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# Accessing Counts (Calculating NPS in a Variable)

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 Summary This article is one in a series of articles that will go through examples of using aggregate script syntax new to Askia 5.3.5.0. Specifically, this article demonstrates how to return the counts from one or more codes in your questions and then use them to carry out simple calculated scores that are stored in a variable. Applies to Askia Analyse. Written for Researchers, Data Processors, Analysts. Keywords Aggregated script, Calculated variables, Numeric by script, Find all values of a script, Net Promoter Score, NPS, Temporary variables, Data object, Value, Counts, Groups, Nets.

The .qes file and portfolio containing the example discussed is attached: Aggregated Scripts Examples 3.rar.

Let’s look at how we can return counts from a question:

A simple example is to return the exact same counts as another question in a calculated variable.

In the example .qes file, create a variable (find all values of a script) then use:  q4.Value.

You’ll see that the code index is returned as the captions along with the relevant counts: We can return the counts of individual codes in a question by using the following syntax

q4.Data.Counts()[N]

Where N is the index of the code for which you want to return the counts e.g. You can also return grouped counts. The syntax is slightly different:

q4.Data.Counts({Set})[True]

The codes you want to group are now defined as a set in the parentheses following .Counts. In the square bracket you simply place 1 or True. Now I will show how we can store our Net promoter Score (NPS) in a calculated variable.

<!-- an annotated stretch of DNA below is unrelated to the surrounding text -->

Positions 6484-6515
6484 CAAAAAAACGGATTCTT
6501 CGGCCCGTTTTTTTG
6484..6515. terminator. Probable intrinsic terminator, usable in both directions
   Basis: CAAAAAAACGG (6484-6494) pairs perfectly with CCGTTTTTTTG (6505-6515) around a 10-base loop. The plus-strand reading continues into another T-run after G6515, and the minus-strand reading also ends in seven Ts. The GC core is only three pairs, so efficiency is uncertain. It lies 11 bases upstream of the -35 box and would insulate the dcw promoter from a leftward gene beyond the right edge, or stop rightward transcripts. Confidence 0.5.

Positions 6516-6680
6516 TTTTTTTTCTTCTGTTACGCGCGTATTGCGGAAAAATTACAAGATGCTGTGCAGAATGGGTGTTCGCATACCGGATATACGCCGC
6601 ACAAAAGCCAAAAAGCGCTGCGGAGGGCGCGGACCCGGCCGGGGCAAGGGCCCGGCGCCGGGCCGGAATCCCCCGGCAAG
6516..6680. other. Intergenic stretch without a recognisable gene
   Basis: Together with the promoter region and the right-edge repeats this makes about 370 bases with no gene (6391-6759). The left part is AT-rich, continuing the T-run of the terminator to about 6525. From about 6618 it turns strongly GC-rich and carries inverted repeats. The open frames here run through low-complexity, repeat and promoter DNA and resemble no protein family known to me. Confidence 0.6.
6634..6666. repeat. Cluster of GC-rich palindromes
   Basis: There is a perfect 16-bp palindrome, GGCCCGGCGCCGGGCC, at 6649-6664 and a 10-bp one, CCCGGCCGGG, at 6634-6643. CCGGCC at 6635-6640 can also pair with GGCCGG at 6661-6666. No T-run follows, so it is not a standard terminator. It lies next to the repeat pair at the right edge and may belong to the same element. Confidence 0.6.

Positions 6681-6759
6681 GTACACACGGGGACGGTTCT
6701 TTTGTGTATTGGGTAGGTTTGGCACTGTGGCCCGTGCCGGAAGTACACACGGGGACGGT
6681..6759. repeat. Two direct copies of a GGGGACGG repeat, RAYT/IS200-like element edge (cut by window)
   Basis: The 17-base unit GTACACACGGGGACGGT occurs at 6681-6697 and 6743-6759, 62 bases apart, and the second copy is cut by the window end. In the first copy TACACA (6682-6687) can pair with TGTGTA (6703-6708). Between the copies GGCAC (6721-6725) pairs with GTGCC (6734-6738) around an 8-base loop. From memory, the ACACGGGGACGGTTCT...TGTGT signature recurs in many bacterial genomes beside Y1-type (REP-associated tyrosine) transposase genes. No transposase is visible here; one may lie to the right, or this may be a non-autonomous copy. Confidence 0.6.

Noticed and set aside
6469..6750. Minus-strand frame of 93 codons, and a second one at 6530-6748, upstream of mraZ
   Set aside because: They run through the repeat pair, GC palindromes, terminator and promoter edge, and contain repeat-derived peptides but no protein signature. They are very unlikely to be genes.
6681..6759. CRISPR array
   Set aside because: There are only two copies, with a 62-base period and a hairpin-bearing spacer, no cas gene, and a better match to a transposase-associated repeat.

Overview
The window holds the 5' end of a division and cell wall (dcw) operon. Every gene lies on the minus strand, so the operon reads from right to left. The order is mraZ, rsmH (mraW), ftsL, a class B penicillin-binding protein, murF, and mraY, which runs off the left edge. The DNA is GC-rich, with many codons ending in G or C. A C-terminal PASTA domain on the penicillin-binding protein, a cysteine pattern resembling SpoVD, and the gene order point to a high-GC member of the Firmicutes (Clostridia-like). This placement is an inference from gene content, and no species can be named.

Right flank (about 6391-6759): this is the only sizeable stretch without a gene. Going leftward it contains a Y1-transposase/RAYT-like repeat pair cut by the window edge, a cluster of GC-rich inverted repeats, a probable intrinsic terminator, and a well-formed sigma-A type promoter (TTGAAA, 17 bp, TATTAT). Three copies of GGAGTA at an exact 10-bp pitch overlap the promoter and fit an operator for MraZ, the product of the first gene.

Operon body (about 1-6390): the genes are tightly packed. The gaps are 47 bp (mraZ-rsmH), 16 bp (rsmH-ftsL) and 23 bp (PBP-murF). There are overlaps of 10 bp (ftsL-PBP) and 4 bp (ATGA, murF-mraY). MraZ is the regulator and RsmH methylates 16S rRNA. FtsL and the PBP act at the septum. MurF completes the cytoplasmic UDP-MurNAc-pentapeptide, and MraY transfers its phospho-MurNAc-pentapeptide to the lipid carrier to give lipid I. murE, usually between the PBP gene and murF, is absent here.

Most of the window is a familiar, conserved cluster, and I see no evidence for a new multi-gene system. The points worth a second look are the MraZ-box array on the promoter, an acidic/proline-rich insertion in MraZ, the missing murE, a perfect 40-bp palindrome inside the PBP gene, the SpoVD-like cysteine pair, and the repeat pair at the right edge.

You might normally set it up like this, with NPS tied to a code-frame, and worked out using a calculated response:  It might be useful to store NPS in a numeric variable to use for other calculations. Create a variable like below: q4.Data.Counts({1;2})

This creates the number of counts of those answering 10 or 9 at q4 (promoters)

q4.Data.Counts({5 to 11})

This creates the number of counts of those answering 0 to 6 at q4 (detractors)

We subtract the two and store it in our diff temporary variable

q4.Data.Counts({1 to 11})

This works out the eligible base for the NPS calculation i.e. only those giving a score (elbase)

We then return (100*(diff/elbase)).Round(4) which gives us our NPS.

You can also store it in a 'Find all values of a script' calculation. Either will now store the (aggregated) Net Promoter Score for every respondent.